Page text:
A few days ago we were preparing for a presentation to students of a masters degree in design, and in our preparation, a question came up: “what’s the role of the designer in our particular team?”
I would argue that in most startups and consulting companies these days - particularly those with a limited headcount -, the main role of the designer should be that of curating/vetoing ideas. This is particularly true when working in an agile environment when everyone takes responsibility for crafting features and deploying code. In such a team, the development process is probably going to flow better if decisions regarding the experience and UI are consulted with the designer rather than always going through him. In short: developers work higher in the stack (they are expected to deliver interface work), and the designer is able to cover more ground and have a curation role across the project as a whole.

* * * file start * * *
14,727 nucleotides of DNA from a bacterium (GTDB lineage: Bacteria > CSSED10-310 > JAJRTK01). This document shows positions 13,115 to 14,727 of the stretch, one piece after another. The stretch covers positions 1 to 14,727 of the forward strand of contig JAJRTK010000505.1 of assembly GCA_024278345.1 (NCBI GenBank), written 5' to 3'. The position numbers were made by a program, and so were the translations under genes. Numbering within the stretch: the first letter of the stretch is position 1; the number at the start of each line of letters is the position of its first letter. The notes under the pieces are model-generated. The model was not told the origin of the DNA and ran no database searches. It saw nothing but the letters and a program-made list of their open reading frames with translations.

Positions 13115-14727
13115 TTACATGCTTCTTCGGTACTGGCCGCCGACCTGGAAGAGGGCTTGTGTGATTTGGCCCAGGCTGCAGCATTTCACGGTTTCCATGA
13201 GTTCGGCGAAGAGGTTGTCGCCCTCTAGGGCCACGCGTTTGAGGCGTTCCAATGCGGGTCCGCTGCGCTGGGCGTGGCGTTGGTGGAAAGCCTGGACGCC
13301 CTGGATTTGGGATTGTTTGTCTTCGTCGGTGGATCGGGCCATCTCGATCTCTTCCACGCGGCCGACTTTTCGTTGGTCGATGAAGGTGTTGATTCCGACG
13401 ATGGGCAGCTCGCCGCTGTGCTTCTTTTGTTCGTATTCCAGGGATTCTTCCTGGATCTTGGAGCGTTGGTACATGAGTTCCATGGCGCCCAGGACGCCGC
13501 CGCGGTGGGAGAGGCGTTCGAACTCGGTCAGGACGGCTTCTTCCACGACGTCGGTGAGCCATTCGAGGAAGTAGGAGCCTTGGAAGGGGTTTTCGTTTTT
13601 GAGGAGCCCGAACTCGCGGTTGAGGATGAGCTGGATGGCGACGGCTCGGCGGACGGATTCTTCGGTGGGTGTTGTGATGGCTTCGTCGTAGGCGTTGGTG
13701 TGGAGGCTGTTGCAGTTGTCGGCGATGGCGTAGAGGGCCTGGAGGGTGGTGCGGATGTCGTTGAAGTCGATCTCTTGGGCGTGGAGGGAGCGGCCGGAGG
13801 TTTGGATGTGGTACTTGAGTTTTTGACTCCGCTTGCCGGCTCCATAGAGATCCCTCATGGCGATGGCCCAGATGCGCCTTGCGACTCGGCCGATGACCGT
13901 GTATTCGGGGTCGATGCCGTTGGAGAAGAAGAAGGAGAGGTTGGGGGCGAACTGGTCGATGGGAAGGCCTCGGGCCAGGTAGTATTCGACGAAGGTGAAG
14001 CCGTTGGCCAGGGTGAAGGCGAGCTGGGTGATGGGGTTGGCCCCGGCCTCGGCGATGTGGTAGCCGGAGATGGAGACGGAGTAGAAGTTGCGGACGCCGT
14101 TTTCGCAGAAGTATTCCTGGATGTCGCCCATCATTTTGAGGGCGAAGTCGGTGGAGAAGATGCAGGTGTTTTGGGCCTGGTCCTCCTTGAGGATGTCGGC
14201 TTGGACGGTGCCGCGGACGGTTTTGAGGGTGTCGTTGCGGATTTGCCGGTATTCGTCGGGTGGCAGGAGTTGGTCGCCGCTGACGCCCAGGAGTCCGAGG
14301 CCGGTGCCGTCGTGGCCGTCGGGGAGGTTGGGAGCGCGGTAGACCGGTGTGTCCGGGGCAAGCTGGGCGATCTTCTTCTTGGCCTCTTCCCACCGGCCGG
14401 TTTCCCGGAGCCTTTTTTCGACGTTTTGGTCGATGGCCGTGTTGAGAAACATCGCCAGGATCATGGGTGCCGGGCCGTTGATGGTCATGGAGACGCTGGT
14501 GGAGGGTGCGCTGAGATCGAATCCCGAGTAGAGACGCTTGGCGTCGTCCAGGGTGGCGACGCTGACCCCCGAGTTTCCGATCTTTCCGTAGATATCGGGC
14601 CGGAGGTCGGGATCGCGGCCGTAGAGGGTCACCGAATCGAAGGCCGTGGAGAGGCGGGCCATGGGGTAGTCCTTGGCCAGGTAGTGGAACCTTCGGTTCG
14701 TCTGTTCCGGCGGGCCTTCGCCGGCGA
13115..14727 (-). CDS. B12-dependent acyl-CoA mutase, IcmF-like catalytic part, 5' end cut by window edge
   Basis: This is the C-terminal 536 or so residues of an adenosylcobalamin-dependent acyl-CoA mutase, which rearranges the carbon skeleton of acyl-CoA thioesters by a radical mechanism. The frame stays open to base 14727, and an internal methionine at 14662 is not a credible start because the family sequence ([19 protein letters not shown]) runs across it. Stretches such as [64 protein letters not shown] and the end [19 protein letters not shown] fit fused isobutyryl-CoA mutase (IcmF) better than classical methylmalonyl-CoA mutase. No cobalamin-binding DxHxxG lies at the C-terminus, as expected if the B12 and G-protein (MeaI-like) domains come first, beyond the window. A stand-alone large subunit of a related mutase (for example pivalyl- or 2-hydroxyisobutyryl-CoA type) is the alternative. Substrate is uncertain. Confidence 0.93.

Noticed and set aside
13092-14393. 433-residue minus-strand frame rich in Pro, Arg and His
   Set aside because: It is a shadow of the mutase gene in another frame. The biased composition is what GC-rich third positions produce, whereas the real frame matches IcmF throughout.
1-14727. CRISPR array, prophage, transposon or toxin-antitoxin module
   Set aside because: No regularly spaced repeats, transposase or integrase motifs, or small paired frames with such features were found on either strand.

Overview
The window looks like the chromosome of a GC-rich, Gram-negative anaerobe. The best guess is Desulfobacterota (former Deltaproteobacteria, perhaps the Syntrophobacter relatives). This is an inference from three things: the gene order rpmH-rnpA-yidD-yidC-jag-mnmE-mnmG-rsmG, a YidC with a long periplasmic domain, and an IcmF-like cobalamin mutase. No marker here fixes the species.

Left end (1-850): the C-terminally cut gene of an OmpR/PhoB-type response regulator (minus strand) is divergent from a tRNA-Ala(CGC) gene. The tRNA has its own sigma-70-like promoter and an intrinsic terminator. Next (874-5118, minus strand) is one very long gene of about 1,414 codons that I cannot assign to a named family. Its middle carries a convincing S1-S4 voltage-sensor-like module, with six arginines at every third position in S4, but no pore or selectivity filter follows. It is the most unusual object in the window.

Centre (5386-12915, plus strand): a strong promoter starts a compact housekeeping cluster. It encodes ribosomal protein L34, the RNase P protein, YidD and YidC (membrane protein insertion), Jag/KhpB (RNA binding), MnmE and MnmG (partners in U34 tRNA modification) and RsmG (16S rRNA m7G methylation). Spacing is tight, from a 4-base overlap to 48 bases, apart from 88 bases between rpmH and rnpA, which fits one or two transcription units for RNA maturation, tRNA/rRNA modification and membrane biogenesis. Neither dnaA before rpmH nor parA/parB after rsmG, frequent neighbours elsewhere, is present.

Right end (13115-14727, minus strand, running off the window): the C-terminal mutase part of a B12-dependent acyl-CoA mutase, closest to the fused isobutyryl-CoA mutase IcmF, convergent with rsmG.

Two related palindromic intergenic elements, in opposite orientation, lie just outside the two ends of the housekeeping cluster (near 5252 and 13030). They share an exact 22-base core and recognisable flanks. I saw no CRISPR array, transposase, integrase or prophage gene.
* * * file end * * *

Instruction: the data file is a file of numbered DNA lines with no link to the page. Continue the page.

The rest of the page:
In smaller teams there’s little room for someone that only does design, just as there’s typically little room for an engineer who can only do one particular thing. So, playing on everyone’s strengths by empowering engineers to deliver code top to bottom, and applying design expertise as a curation tool sounds like a way to optimize a company’s process. Less time lost in waterfall is never a bad thing.